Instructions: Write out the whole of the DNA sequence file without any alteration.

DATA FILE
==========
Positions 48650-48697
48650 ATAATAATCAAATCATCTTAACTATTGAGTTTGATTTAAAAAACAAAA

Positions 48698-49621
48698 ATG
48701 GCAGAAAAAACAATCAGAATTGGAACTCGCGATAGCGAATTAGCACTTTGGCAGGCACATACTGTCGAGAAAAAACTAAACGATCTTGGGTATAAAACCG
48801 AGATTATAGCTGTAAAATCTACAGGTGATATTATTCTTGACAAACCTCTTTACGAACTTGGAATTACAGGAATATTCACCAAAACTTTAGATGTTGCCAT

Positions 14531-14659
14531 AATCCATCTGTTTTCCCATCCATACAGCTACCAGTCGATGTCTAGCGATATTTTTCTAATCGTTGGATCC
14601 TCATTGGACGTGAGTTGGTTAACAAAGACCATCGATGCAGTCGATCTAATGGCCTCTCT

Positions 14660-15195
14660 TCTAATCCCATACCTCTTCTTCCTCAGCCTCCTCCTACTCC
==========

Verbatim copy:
Positions 48650-48697
48650 ATAATAATCAAATCATCTTAACTATTGAGTTTGATTTAAAAAACAAAA

Positions 48698-49621
48698 ATG
48701 GCAGAAAAAACAATCAGAATTGGAACTCGCGATAGCGAATTAGCACTTTGGCAGGCACATACTGTCGAGAAAAAACTAAACGATCTTGGGTATAAAACCG
48801 AGATTATAGCTGTAAAATCTACAGGTGATATTATTCTTGACAAACCTCTTTACGAACTTGGAATTACAGGAATATTCACCAAAACTTTAGATGTTGCCAT

Positions 14531-14659
14531 AATCCATCTGTTTTCCCATCCATACAGCTACCAGTCGATGTCTAGCGATATTTTTCTAATCGTTGGATCC
14601 TCATTGGACGTGAGTTGGTTAACAAAGACCATCGATGCAGTCGATCTAATGGCCTCTCT

Positions 14660-15195
14660 TCTAATCCCATACCTCTTCTTCCTCAGCCTCCTCCTACTCC